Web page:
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Friday, Feb. 5, 2016, 10:45 AM
by Carol Rouzer
The growing problem of antibiotic resistance seriously impedes the treatment of bacterial infections. Contributing to drug resistance are proteins that export toxic molecules from the bacterial cell, such as the Escherichia coli EmrE transporter.
It is known that alternate binding of a proton or a positively charged substrate molecule to a glutamic acid in the active site of EmrE is key to the transporter’s function, but the way in which this mutually exclusive binding leads to export of the substrate remains a mystery.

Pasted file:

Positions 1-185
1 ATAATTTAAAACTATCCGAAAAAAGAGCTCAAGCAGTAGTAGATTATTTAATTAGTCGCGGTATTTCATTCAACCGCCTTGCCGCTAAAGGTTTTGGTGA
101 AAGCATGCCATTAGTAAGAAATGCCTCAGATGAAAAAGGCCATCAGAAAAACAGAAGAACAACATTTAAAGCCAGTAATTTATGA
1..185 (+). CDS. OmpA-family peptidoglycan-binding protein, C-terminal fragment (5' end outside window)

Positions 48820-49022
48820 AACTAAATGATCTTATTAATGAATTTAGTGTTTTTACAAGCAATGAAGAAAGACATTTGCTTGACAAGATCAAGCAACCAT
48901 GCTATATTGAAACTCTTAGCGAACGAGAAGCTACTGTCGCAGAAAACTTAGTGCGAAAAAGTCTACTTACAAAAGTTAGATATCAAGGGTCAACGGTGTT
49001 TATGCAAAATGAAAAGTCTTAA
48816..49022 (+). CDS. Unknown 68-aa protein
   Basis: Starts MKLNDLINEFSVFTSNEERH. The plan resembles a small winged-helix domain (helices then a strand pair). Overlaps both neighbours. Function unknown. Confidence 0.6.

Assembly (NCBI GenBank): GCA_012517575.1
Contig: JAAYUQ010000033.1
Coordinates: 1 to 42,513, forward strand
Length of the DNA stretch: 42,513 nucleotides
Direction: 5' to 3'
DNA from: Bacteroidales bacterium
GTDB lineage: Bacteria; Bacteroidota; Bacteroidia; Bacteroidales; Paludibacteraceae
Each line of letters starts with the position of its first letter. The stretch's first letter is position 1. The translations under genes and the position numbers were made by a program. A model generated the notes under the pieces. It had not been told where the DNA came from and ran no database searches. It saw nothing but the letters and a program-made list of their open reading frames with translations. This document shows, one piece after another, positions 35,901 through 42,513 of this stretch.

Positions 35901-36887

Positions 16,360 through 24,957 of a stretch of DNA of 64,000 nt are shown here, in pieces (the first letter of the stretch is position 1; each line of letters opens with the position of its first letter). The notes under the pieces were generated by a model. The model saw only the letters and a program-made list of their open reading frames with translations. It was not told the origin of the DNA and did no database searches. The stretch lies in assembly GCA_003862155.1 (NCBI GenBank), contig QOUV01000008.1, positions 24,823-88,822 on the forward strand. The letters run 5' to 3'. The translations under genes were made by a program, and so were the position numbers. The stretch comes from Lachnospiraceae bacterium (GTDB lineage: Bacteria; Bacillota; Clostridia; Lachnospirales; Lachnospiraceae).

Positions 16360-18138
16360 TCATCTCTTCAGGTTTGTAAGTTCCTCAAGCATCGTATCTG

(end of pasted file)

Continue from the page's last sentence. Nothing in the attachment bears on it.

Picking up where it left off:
Hassane Mchaourab, Ph.D., Jens Meiler, Ph.D., and colleagues combined double electron-electron resonance spectroscopy and molecular modeling to explore EmrE dynamics. They report in Proceedings of the National Academy of Sciences that EmrE assumes different shapes when it binds a proton, a substrate, or neither.
These shape changes give EmrE the flexibility needed to bind a wide array of substrates, to prevent wasteful transport of protons, and to transport substrate in the correct direction. The results provide new insight into a key mechanism of antibacterial resistance.
The research was supported by National Institutes of Health grants GM077659 and GM080403.
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Health and Medicine, Reporter, Research Aliquots, antibacterial, antibiotic resistance, drug resistance, Hassane Mchaourab, Jens Meiler, molecular physiology and biophysics, NIGMS, NIH, PNAS, Proceedings of the National Academy of Sciences, Reporter Feb 5 2016, Vanderbilt Center for Structural Biology
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